As a worker in business, you are always in competition against everyone.  Businesses are absolutely full of intelligent and hard working people looking to do right and make their way to a better position.  As they should be.  Your coworkers and yourself all perfectly understand that it’s your job to do as best you can and compete against rivals within the industry.  Simultaneously, you are in competition with the people you work with for the next promotion or what have you.  What’s more, that competitive nature that is necessary to be in such an environment is naturally going to breed conflict occasionally.

The point is that there are a GREAT deal of very cool and good people in businesses, but they always have to compete, one way or another.  It’s understandable why many would choose not to be part of such a situation.  Yet their views are askew.  There is no “taking it easy,” though my gut feeling is that’s the reason some hold businesses and the employees behind them in contempt.    I’m not pointing this out as a detriment of working in business, but rather a point of pride that business people have to always work harder and smarter in order to stay at the top.  That competitive spirit built a great many things in this country and continues to push progress.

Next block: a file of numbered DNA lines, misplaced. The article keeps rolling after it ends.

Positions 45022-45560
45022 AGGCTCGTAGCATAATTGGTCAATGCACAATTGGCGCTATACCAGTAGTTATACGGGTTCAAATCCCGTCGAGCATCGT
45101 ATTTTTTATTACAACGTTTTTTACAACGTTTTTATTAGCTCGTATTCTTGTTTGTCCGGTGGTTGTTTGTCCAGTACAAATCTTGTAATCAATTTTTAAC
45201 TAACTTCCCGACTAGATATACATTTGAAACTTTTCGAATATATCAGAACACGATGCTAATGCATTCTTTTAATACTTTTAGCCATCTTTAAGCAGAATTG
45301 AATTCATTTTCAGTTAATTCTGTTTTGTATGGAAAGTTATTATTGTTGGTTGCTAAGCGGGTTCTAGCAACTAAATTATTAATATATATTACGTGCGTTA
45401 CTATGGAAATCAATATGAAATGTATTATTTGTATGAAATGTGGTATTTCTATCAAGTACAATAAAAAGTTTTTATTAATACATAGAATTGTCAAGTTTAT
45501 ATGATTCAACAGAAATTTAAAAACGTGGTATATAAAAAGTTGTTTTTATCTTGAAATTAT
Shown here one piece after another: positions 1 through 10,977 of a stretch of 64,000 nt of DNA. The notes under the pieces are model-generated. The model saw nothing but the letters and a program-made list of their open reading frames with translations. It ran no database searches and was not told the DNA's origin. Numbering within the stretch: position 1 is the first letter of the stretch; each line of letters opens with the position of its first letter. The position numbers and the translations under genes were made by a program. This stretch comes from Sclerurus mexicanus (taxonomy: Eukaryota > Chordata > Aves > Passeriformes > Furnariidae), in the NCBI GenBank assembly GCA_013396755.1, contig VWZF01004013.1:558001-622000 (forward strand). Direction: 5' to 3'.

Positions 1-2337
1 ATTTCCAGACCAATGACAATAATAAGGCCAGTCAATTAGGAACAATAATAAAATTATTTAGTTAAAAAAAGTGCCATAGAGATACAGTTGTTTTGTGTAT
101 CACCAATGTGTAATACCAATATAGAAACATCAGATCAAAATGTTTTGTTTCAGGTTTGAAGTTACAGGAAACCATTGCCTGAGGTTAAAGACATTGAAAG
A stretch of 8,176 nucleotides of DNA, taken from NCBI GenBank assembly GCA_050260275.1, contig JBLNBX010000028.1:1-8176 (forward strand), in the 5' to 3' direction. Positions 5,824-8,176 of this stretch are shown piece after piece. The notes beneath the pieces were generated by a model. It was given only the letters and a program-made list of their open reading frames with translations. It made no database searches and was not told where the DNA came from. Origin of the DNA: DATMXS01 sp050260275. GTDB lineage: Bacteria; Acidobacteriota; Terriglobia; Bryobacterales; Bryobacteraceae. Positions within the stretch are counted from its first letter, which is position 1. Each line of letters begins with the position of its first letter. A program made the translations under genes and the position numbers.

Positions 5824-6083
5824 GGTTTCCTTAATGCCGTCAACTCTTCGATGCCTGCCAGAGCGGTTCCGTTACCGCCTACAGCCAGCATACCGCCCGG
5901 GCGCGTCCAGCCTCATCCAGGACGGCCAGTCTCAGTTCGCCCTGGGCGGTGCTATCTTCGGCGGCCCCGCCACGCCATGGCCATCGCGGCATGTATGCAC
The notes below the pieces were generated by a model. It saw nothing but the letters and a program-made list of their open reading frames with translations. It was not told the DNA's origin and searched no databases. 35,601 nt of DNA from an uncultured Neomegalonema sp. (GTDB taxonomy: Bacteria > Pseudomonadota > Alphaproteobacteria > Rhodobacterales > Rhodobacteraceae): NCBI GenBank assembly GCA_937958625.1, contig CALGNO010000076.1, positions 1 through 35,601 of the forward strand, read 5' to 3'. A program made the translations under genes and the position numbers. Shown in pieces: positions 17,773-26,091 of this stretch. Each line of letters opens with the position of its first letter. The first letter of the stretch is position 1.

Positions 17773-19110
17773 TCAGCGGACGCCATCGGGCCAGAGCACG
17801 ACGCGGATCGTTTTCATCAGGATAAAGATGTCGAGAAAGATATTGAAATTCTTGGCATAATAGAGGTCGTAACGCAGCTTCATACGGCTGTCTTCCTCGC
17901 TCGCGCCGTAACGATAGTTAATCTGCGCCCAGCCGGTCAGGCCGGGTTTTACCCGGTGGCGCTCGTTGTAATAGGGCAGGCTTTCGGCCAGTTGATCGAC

July 14, 2009

I Dig Small, Local Shops

Filed under: Meeting Marketers — Robert John Ed @ 12:36 am

Literally about as far from my house as possible on my new bike loop (which, consequently, consists of Calhoun, Harriet, Nokomis and Lake of the Isles) I got a wicked flat tire.  I rode the flat (or the rim) back to my place about five miles and on my way up to a bike shop near Lyndale, noticed a small bike shop that happens to serve coffee on 34th.  This is about a block from my current residence.

After stopping in, the owner said he could fix it in about ten minutes if I wanted to walk to my place and grab my wallet.  Done and done.  I’d link to his biz, but can’t find an online representation.  Note, small business owners, it doesn’t cost you a dime to get some sort of presence on the internet.  It takes a few hours and a little initiative.

Anyway, he did really good, fast work and was two minutes away.  I love hyper-local MPLS and how most anything you need is right around the corner.

New Biz Idea

Filed under: Ideas — Robert John Ed @ 12:29 am